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Oxygen Stress in Wetland Plants: Comparison of De-Oxygenated and Reducing Root Environments
H. Brix and B. K. Sorrell
Vol. 10, No. 4 (Aug., 1996), pp. 521-526
Published by: British Ecological Society
Stable URL: http://www.jstor.org/stable/2389945
Page Count: 6
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1. Growth, photosynthesis and root adenine nucleotides were compared in two wetland plants, Phalaris arundinacea and Glyceria maxima, grown in aerta, de-oxygenated or reduced (redox potential = -250 mV) nutrient solutions, to test the hypothesis that the stress of de-oxygenated conditions is mild compared with that of naturally reducing sediments. 2. Relative growth rate (RGR) was not significantly different between plants in the aerated and de-oxygenated treatments. However, plants in the reducing treatment stopped growing and some lost mass (RGR negative). Differences in root porosity were not significant between treatments. 3. Rates of net photosynthesis in both species were stable in the de-oxygenated and aerated treatments, at 3-8 μmol CO2 m-2s-1. However, net photosynthesis in the reducing treatment declined over 5 days, becoming negative in P. arundinacea and falling below 1 mumol CO2 m-1s -1 in G. maxima. 4. Concentrations of adenine nucleotides in the roots of both species were significantly but only slightly lower in the de-oxygenated treatment than in the aerated treatment (0.65 times as much ATP and 0.70-0.87 times as much total adenine nucleotides). However, nucleotide concentrations were much lower in the reducing treatment (0.10-0.19 times as much ATP and total adenine nucleotides as the aerated treatment). Both species tolerated the de-oxygenated treatment but were sensitive to the reducing treatment.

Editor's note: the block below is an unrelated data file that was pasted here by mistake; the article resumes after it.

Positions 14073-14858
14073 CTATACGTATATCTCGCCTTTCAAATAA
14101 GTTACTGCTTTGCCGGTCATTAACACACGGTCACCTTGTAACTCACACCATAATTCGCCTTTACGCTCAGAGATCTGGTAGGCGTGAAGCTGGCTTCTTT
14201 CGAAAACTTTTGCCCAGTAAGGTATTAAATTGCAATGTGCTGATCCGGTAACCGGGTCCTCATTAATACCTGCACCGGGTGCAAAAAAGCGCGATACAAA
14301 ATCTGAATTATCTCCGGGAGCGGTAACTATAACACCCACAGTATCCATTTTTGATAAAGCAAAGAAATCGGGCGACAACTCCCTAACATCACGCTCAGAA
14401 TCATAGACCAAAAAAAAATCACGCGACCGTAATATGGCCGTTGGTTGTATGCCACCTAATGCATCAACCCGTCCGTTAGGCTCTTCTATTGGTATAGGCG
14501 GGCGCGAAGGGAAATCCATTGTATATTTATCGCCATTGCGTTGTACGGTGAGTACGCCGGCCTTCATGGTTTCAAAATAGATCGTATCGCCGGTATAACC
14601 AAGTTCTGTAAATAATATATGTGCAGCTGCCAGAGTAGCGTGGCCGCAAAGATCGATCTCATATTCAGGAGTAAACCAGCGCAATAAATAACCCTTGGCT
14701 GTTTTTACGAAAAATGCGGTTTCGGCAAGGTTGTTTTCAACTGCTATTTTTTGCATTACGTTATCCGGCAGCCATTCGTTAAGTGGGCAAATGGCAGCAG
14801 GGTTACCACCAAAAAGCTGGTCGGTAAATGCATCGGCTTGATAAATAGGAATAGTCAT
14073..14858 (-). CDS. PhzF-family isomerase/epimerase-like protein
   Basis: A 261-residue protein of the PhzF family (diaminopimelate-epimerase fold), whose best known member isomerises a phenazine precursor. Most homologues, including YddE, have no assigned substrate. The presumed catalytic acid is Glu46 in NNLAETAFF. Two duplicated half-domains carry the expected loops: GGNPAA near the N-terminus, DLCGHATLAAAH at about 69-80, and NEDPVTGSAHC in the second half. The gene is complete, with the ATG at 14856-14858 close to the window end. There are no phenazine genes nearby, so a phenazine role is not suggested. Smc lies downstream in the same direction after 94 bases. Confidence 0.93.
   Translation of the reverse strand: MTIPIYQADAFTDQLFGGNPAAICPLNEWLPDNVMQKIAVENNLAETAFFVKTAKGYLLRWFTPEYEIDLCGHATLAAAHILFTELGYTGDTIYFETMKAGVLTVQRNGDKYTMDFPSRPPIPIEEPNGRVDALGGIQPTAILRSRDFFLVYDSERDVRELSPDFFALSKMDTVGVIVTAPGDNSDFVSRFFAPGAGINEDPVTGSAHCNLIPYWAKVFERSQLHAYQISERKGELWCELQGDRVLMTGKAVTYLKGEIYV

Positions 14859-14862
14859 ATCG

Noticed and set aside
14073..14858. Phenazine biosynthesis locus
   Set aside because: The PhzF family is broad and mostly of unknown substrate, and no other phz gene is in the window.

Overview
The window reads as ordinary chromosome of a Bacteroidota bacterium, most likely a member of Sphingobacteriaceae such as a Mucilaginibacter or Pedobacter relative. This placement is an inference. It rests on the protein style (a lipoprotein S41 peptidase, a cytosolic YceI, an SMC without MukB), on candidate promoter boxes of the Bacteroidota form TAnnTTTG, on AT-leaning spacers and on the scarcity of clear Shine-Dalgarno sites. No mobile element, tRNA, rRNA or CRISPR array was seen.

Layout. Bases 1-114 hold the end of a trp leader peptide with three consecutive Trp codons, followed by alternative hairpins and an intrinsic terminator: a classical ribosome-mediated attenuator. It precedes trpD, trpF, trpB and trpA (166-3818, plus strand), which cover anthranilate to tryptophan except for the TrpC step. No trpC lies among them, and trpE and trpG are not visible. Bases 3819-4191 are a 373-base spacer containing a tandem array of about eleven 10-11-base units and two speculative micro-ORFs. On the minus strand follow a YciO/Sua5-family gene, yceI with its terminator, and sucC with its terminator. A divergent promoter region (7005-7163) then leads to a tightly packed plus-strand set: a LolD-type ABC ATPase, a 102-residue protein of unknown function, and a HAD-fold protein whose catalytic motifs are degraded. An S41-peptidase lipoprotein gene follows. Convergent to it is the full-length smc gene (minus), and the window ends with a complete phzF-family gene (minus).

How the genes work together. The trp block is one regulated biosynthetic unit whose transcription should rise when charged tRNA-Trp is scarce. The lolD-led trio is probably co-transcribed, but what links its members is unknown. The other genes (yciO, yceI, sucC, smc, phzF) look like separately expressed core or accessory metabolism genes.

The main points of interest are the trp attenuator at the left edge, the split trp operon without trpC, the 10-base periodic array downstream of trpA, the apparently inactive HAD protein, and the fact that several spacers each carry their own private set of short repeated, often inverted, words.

Functional Ecology © 1996 British Ecological Society